Is Christine Blasey Ford Afraid to Face Kavanaugh?
David Catron
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When Christine Blasey Ford finally admitted that it was she who had leveled the uncorroborated charges of sexual assault against SCOTUS nominee Brett Kavanaugh, she was immediately asked if she would be willing to repeat her charges under oath. Her lawyer, Democratic activist Debra Katz, claimed her client was willing to testify before Congress.

However, according to the Chairman of the Senate Judiciary Committee, neither Ford nor her lawyer has responded to any of several attempts to confirm that she will attend the Monday hearing that was set up so she can tell her story in Kavanaugh’s presence. Senator Charles Grassley told Hugh Hewitt that the deafening silence raises credibility issues:

“We have reached out to her in the last 36 hours three or four times by email and we have not heard from them, and it kind of raises the question, do they want to come to the public hearing or not?”

Grassley also noted with some frustration that when the committee submitted further questions to Judge Kavanaugh yesterday evening, an effort that would normally be conducted on a bipartisan basis, the Democrats refused to take part in the process. “When you want to get all the information out on the table why would they miss any opportunity to participate?”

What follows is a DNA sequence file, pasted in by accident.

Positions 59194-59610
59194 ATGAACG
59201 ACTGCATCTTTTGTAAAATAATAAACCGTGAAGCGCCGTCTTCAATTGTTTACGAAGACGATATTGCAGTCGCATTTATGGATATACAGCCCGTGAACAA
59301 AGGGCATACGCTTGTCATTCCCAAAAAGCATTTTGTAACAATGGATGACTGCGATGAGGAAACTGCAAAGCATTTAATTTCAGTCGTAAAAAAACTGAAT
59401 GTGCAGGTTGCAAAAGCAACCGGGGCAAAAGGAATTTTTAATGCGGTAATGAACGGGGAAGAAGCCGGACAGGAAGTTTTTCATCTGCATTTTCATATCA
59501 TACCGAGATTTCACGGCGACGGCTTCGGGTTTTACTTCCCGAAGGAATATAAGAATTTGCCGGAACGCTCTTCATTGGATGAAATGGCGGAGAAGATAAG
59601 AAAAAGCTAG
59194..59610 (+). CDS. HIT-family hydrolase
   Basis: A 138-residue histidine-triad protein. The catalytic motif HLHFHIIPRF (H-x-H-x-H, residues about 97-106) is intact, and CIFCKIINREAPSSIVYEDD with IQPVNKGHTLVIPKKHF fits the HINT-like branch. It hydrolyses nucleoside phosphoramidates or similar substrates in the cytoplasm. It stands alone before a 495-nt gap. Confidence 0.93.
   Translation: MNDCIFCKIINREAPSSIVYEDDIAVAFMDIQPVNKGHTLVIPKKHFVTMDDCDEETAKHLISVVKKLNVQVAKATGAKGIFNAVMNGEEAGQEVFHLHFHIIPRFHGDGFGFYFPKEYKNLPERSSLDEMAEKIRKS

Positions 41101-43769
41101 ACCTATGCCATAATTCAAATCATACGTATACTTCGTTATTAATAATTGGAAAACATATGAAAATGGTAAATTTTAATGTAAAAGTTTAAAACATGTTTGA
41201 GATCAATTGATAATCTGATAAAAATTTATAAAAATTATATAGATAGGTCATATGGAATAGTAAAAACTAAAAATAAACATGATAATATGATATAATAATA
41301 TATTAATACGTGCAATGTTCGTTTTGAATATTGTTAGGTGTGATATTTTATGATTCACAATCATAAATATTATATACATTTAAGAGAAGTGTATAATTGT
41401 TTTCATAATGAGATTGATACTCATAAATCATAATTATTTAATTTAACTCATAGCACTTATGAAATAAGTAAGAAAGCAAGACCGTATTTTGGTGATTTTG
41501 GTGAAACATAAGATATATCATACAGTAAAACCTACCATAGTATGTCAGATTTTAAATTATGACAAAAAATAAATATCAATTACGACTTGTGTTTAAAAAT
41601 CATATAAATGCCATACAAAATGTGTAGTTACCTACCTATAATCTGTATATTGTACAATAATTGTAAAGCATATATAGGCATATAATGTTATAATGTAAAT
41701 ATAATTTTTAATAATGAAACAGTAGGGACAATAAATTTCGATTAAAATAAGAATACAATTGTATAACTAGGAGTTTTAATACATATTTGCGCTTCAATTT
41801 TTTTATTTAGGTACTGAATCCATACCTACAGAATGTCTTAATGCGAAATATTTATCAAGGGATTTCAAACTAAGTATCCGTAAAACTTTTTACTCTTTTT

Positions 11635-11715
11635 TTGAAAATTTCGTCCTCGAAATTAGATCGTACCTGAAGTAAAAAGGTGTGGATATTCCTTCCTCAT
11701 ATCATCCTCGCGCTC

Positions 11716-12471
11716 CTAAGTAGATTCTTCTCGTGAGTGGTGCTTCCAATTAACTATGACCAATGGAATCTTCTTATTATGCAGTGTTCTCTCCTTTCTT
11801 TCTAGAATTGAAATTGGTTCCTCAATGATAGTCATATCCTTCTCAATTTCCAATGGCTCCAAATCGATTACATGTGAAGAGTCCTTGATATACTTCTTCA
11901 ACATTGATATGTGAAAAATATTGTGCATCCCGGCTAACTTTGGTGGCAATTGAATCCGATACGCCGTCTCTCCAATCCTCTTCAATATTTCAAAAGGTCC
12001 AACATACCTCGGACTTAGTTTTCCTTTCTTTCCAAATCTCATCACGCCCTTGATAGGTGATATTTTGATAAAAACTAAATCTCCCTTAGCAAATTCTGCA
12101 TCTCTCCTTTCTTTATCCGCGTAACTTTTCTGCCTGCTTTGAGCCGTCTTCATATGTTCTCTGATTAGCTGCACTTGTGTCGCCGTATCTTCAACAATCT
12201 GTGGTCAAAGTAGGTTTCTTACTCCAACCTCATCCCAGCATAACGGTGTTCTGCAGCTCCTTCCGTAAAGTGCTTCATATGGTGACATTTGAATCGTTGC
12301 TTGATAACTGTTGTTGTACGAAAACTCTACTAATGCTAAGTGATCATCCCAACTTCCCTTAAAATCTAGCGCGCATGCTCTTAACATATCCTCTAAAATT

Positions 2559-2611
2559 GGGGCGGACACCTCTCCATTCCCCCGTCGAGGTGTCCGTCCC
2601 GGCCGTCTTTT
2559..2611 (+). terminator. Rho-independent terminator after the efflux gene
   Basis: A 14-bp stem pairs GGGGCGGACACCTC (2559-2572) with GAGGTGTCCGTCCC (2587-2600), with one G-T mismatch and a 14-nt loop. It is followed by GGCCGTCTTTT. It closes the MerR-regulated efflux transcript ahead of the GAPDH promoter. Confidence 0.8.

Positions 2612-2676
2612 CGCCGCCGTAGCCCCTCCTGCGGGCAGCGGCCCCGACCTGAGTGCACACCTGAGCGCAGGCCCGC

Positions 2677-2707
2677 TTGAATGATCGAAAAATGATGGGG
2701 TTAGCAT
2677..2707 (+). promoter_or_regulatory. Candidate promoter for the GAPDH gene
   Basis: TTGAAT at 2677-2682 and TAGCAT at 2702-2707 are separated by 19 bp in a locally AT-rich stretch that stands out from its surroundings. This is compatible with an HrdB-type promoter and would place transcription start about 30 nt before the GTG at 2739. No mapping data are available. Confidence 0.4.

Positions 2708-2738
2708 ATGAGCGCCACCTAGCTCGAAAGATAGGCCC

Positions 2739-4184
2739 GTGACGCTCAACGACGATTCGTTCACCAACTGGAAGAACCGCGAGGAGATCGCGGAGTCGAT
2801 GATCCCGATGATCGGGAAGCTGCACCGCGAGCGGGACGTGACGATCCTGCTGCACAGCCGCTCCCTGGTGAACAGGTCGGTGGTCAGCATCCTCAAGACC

The answer is obvious, of course. The Democrats have no real interest in the truth. The object of the game is to prevent any Trump nominee from being confirmed to the Supreme Court before the midterm elections. And Christine Blasey Ford, with her hopelessly implausible tale about Kavanaugh’s behavior, is just another partisan seeking the same goal.

This is why, when Ford and her attorney finally respond to the Judiciary Committee’s invitation to testify, they will almost certainly request more time. They will claim that they need to prepare for the hearing and Monday is too soon. After all, she has only had 36 years to get her story straight. This is why the details keep changing and it contains so many gaps.

Is Ford getting cold feet? It’s one thing to whisper unsubstantiated accusations into the ears of partisan hacks and biased journalists. It’s quite another to repeat them under oath before Congress, the public, and the man whose reputation you are trying to ruin. Senate Majority Leader Mitch McConnell says she has one shot to step up, “Monday is her opportunity.”

David Catron
David Catron
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David Catron is a recovering health care consultant and frequent contributor to The American Spectator. You can follow him on Twitter at @Catronicus.
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